Natural desire is the desire for something given, something already present within the here and now. Desire itself goes beyond the given; it transcends or negates the given insofar as it seeks to assimilate to itself that which is there. In other words, the natural desire of an I seeks to make the thing desired identical to the I, to assimilate it to the I’s innate character—the food or drink becomes part of the I, identical to the I, when the I consumes and assimilates it. Natural desire, then, can be thought of as the inverse of contemplation (wherein “the ‘knowing subject’ ‘loses’ himself in the object that is known”); rather than the object absorbing the subject, the subject absorbs the object (ILH 11 ). This is obviously the case for food and drink, but what of sex? Human beings do not consume or assimilate the one with whom they mate, nor do they merely seek sexual gratification. Rather, as Kojeve explains, while “an animal desires the female (sexuality), a man desires the desire of the woman (eroticism)” (HMC 350 ; cf. ILH 13 ). Love, as a desire for desire, is akin to the desire for recognition; however, love (unlike the desire for recognition) is essentially limited, because (like natural desire) it is related to a given being: “one loves someone ‘without any reason,’ that is to say, simply because he is, and not because of what he does” (HMC 350 [29-30]). Love seeks not desire qua desire, nor the desire of any given being, but rather the desire of the particular given being as that being is given. Love does not seek altogether to negate or transform its object. While in the case of recognition one can be transformed so as to be made worthy of recognizing, in the case of love one cannot. Either one is loveable or one is not. Love cannot be transferred to another subject, nor can the desire of an unloved subject satisfy the one loved. To borrow Kojeve formalistic mode of expression, if A loves B, A will be satisfied only by the desire of B and not by the desire of C or even of C transformed through action, C’. Thus, love “remains eternally limited by the static limits of the being to which it is related” (HMC 350 ; cf OT 156). While human, love is not humanizing.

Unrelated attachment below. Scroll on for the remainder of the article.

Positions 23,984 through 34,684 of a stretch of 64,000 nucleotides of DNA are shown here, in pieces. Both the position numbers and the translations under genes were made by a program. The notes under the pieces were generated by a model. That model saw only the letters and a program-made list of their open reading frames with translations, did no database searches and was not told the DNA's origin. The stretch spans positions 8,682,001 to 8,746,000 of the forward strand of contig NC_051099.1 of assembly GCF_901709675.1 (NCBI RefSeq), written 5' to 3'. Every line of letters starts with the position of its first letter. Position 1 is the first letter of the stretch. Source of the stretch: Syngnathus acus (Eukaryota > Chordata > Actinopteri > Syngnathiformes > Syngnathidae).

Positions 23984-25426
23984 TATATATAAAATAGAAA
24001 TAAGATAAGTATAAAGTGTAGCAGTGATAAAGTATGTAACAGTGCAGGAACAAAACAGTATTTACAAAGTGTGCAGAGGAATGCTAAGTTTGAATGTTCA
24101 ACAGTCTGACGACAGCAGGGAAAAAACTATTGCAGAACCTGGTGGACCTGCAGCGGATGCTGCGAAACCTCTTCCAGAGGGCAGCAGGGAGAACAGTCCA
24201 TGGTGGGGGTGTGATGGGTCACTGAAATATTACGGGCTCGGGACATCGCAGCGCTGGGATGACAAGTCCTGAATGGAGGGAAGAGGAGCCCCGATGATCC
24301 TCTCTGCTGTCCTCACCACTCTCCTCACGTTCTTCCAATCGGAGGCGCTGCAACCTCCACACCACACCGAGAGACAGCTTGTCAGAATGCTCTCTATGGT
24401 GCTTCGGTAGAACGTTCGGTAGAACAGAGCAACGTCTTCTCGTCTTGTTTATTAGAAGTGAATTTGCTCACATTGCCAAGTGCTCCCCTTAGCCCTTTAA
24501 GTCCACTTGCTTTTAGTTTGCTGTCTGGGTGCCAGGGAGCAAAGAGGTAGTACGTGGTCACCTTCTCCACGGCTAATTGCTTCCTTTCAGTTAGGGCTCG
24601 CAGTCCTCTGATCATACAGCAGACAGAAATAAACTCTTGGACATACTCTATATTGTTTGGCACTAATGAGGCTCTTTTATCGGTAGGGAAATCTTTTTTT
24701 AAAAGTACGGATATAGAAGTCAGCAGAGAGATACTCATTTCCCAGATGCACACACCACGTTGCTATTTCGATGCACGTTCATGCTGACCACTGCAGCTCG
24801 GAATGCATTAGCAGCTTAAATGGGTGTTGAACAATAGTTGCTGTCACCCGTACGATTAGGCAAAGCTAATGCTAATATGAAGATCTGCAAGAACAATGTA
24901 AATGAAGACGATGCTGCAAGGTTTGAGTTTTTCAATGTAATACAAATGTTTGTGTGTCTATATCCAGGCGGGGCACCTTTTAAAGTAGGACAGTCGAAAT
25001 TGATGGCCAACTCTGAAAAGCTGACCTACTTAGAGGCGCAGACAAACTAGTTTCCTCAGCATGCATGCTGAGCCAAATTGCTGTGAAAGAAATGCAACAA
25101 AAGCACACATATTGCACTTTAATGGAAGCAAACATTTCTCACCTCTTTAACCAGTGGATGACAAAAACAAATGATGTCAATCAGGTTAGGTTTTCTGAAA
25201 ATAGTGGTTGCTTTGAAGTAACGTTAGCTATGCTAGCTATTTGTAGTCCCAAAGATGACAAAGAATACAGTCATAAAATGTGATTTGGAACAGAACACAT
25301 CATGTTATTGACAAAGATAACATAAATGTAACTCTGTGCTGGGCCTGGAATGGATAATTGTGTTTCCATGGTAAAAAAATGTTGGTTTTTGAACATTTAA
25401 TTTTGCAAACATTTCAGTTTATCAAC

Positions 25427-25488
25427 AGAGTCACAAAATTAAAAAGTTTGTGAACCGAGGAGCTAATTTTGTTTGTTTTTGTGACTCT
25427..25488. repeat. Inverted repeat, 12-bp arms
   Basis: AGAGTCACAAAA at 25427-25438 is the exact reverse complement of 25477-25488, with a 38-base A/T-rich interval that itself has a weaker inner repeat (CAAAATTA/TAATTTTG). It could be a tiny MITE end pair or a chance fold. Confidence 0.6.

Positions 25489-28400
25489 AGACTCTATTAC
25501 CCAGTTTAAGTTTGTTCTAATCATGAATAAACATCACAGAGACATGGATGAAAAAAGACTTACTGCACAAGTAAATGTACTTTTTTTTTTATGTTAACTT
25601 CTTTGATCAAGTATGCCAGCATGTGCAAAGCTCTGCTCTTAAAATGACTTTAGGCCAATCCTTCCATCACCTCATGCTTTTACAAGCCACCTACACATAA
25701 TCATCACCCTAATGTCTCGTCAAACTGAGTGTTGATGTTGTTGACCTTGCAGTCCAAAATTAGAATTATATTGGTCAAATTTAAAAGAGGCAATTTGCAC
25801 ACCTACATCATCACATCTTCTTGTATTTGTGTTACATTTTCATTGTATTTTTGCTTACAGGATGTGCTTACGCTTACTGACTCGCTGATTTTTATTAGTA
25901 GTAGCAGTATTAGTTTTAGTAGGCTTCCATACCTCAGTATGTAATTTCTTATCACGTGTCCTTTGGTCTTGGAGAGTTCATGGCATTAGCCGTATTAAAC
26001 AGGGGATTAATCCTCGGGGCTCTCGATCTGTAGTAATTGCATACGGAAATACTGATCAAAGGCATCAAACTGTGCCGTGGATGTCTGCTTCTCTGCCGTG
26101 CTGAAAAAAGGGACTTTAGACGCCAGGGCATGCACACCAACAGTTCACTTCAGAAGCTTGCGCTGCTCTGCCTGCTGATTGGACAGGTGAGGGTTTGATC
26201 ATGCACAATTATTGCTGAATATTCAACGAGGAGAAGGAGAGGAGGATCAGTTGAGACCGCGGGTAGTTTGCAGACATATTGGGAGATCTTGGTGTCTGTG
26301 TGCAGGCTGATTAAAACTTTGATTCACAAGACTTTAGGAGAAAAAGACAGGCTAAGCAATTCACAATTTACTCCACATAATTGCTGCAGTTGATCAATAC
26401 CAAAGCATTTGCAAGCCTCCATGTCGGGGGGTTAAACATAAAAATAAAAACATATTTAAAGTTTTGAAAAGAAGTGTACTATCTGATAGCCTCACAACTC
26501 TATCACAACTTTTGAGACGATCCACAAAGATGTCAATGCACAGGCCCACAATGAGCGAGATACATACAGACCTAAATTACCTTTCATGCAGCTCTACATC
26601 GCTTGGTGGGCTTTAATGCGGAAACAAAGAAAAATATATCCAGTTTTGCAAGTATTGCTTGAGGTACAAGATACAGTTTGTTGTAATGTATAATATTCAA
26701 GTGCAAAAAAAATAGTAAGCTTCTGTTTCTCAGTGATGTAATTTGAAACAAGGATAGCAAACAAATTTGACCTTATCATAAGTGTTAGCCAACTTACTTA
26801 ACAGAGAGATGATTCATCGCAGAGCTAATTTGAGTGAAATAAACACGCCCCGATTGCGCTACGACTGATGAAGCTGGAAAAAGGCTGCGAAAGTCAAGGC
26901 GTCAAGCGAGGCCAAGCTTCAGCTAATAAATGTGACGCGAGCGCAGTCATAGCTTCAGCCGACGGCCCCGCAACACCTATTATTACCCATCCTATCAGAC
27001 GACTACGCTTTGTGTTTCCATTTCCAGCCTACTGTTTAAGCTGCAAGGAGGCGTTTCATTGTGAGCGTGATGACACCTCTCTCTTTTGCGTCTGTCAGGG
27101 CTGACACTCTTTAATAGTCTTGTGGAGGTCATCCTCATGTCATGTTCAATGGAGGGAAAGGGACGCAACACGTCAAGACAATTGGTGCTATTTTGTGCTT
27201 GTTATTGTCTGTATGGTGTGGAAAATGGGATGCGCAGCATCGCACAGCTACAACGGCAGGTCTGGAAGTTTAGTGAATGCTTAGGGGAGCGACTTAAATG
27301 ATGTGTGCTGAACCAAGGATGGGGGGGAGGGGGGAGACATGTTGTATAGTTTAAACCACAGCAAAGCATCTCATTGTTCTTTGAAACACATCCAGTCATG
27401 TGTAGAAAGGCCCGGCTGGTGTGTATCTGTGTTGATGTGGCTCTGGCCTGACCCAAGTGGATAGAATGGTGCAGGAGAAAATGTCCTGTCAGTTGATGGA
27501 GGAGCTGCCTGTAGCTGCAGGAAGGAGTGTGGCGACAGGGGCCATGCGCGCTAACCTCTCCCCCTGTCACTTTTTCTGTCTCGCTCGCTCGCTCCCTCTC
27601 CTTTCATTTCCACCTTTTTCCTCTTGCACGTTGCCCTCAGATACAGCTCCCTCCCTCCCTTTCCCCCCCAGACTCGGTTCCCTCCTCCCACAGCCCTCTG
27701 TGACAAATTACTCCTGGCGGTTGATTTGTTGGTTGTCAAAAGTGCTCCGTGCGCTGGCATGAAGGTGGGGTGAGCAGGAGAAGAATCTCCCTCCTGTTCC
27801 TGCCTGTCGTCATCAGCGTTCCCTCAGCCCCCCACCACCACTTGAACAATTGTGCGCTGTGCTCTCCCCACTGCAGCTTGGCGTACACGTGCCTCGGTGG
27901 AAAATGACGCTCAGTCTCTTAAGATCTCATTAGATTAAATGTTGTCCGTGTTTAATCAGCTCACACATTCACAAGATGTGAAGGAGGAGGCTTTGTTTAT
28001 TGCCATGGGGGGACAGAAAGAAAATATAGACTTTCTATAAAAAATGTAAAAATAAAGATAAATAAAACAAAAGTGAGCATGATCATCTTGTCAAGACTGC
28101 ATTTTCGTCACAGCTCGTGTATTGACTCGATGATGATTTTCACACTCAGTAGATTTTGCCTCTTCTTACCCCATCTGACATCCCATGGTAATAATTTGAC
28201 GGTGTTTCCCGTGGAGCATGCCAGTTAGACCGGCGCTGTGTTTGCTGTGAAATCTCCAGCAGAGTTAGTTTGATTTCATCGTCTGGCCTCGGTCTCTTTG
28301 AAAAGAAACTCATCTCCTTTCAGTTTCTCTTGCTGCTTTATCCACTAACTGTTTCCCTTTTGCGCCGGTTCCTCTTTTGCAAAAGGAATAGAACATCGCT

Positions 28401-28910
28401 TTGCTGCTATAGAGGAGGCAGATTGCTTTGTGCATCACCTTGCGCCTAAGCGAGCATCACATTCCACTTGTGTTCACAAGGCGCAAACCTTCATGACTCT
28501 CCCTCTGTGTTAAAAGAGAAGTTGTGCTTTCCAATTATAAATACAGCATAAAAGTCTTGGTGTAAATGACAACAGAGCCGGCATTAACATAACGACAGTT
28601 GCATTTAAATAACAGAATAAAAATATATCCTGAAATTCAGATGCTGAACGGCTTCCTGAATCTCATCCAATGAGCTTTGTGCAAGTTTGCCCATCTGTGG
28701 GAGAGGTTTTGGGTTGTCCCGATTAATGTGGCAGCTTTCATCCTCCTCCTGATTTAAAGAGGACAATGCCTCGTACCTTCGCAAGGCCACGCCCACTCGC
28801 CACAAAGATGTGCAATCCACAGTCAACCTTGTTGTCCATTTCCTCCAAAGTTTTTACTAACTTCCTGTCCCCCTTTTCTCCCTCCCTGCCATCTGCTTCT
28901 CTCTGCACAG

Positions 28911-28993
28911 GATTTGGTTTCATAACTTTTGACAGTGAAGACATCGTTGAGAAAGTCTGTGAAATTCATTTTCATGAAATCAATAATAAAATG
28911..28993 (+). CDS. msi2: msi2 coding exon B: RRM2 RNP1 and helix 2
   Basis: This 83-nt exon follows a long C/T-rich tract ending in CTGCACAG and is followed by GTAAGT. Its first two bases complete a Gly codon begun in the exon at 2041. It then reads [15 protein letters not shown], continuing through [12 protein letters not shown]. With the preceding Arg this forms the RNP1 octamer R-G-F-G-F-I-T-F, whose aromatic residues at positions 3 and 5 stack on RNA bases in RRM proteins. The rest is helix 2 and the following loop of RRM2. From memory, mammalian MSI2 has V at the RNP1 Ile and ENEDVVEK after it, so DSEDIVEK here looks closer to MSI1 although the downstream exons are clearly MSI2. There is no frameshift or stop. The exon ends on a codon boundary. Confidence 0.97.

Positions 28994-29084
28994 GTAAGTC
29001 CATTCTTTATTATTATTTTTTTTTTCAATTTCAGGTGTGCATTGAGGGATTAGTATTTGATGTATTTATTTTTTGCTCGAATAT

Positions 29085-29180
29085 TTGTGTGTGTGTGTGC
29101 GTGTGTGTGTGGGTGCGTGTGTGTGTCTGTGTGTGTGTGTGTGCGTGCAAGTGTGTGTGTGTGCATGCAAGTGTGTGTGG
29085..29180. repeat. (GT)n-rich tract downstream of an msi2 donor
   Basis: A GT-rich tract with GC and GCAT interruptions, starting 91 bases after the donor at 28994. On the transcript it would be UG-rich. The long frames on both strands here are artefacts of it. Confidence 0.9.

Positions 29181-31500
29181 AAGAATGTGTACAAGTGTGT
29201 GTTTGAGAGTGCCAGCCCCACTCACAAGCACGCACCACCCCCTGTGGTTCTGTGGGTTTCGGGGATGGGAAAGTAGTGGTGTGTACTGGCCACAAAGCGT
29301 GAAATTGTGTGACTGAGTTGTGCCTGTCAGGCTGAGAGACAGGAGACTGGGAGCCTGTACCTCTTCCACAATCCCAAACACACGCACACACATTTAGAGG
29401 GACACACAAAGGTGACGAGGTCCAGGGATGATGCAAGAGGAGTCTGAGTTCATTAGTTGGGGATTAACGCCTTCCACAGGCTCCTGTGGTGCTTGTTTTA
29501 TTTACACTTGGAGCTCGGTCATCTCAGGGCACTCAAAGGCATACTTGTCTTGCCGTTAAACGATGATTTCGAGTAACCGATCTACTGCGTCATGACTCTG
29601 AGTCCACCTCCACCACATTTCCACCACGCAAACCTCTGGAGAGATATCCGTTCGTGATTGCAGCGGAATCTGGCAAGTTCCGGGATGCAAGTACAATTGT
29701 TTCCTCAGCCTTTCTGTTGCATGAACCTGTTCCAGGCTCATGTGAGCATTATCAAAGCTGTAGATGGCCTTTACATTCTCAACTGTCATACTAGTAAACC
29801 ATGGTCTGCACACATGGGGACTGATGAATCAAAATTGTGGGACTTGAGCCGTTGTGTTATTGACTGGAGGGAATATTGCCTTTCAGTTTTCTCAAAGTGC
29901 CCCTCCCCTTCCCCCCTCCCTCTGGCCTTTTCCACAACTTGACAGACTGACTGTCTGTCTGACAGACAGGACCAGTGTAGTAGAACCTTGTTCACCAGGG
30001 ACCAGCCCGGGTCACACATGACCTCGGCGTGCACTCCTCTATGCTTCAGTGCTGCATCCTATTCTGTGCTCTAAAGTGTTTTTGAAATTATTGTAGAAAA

In order for full rational self-consciousness to come into existence, the particularity of the dialectic of love must be universalized; it must be replaced by the dialectic of recognition. As we have seen, desire qua desire is an emptiness that derives its positive content from the content of that which is desired. Thus,